The 2 new travel rules in Spain from next month that you need to know about

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TRAVEL rules in Spain are changing from next month, so Brits with holiday plans must keep up-to-date with the latest Covid restrictions.

Rules vary across Spain, the Canary Islands and the Balearic Islands so make sure you know what the rules are in part of Spain that you’re visiting.

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Travel rules in Spain are changing from next month, so Brits with holiday plans must keep up-to-date with the latest Covid restrictions

The biggest travel change will come in on February 1 when Spain will only permit Brits who can prove they were fully vaccinated against Covid to enter the country.

This means arrivals cannot use a negative Covid test or proof of recovery to enter.

Families planning a half term holiday to Spain face additional problems as kids must be fully vaccinated to enter.

Currently, Spain is letting in anyone who has had both jabs, without the need for a negative test or to quarantine.

Many kids aged between 12 and 17 are yet to be fully vaccinated – meaning they have no other way of being allowed into the country, even if they have evidence of recovery.

The rule will prevent many families from jetting off to Spain over the half term break.

Not only that, but arrivals must have either had their second jab with the last 270 days – nine months – to enter, or to have had their booster since then.

The booster must have been given more than 14 days before travelling.

The new requirement may cause problems for Brits who haven’t yet had their booster and are hoping to visit Spain during half term.

Vaccinated Brits who had their second jab more than nine months ago but not yet had their booster must get it by January 31 to enter Spain during the holidays.

Here are the other rules within parts of Spain to also be aware of before you jet off for a break.

Murcia

The Spanish city Murcia has additional Covid restrictions in place until February 4.

Indoor capacity for hospitality and nightlife businesses in Murcia is capped at 75 per cent, according to English speaking Spanish news outlet The Olive Press.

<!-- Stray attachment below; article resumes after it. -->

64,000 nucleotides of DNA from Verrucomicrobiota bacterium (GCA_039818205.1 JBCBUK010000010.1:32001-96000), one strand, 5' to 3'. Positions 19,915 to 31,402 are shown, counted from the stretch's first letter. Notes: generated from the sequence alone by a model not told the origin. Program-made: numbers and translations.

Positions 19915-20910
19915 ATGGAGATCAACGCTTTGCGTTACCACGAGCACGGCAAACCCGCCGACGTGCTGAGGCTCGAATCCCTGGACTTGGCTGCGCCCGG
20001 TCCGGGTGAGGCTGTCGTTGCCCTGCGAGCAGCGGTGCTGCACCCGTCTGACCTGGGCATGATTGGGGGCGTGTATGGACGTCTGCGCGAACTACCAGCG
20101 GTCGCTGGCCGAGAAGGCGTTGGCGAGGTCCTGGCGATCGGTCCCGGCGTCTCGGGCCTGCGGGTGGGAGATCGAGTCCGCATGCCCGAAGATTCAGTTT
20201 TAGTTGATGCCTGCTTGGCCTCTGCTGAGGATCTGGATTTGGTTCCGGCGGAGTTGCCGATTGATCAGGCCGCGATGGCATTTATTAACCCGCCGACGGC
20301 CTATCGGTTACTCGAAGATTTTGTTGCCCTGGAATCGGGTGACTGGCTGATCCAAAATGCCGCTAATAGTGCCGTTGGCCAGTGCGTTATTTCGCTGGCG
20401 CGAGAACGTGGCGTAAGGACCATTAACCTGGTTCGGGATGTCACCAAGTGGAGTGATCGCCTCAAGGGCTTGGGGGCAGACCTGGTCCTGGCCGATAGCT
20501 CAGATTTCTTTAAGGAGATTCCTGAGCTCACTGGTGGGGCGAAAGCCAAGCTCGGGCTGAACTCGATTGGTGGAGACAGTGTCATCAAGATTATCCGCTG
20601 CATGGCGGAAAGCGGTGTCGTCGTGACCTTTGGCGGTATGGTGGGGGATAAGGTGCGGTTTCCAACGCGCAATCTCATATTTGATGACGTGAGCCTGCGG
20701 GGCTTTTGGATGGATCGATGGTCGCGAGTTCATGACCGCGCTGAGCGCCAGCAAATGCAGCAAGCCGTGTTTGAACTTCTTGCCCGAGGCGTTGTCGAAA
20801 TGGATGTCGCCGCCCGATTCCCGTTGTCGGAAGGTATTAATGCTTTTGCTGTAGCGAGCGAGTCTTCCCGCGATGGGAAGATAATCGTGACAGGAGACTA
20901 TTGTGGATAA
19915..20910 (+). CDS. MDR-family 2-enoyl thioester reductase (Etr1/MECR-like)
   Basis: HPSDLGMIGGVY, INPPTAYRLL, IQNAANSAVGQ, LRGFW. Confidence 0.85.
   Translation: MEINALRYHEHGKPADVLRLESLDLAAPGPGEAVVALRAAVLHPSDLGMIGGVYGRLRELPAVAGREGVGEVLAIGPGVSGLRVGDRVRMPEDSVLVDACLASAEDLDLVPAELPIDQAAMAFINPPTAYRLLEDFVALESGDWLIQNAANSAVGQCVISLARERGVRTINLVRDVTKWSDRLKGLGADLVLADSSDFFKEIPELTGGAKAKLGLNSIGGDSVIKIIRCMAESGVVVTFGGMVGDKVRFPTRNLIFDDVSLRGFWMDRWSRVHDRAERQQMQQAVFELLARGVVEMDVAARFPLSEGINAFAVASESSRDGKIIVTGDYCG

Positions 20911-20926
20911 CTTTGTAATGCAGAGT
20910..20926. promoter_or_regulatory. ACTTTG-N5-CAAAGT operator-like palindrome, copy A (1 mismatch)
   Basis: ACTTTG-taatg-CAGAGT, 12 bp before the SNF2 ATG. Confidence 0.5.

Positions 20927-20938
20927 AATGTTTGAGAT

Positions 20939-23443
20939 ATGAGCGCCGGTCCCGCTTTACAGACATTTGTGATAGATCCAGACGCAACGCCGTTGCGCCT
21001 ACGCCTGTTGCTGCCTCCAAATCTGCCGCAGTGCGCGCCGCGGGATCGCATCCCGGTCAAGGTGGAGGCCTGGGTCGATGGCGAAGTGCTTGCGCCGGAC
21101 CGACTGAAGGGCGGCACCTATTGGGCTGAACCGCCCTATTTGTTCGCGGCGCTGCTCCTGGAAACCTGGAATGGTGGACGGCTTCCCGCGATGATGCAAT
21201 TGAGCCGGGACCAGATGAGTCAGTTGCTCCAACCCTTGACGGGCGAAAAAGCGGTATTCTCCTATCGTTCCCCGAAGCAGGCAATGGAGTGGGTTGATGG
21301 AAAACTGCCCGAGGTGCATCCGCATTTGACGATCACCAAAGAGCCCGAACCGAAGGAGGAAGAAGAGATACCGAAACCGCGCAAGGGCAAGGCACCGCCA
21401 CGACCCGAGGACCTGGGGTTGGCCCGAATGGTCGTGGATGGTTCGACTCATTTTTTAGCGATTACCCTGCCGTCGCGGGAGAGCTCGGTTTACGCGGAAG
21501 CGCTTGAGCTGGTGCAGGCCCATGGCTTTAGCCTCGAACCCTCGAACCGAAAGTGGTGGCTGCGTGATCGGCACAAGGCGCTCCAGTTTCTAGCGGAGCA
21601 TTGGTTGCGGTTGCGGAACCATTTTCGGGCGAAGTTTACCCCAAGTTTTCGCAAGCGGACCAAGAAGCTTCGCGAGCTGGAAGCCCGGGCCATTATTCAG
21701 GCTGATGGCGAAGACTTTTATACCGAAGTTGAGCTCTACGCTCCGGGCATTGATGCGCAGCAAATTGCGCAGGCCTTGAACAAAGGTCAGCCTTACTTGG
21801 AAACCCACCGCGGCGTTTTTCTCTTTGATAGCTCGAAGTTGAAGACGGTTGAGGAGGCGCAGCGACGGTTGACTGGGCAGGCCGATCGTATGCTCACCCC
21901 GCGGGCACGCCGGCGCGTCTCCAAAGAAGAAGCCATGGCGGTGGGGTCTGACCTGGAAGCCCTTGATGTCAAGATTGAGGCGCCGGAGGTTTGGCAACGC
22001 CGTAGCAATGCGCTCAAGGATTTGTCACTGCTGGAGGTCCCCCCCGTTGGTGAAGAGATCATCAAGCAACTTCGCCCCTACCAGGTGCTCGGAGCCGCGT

Dancing is banned, no more than 10 people can sit together indoors or 12 people outdoors and non-essential business must be closed between 1am and 6am.

Canary Islands

The Canary Islands are currently operating under different levels of Covid alert.

Tenerife, La Palma and Gran Canaria are on the highest level of Covid alert at Level 4, and restrictions are increasing.

Nightclub capacity is being slashed to just 25 per cent and beaches are limited to 50 per cent capacity, with appointments required for people who want to visit the beach.

A maximum of six people can meet up indoors or outdoors and residents and visitors are not allowed access to spas and saunas.

Covid passports must be shown to get inside all establishments.

Lanzarote and Fuerteventura remain on Level 3.

Balearic Islands

The Balearics are using a Covid alert level system similar to the Canary Islands.

Majorca, Menorca, Ibiza and Formentera, are on Level 3 Covid alert – the second highest risk level.

Under Level 3 rules, only two people can sit together at a restaurant, regardless of whether they are from the same household.

there is some hope for half term holidaymakers, as Transport Secretary Grant Shapps confirmed that all Covid tests for vaccinated Brits will be scrapped from February 11.

We’ve rounded up the 34 countries Brits can enter without needing any Covid tests 

From February 1, Spain will only permit Brits who can prove they were fully vaccinated against Covid within the last 270 days to enter

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From February 1, Spain will only permit Brits who can prove they were fully vaccinated against Covid within the last 270 days to enter
Sun’s Head of Travel Lisa Minot gives holiday warning as Spain bans unvaxxed kids from country





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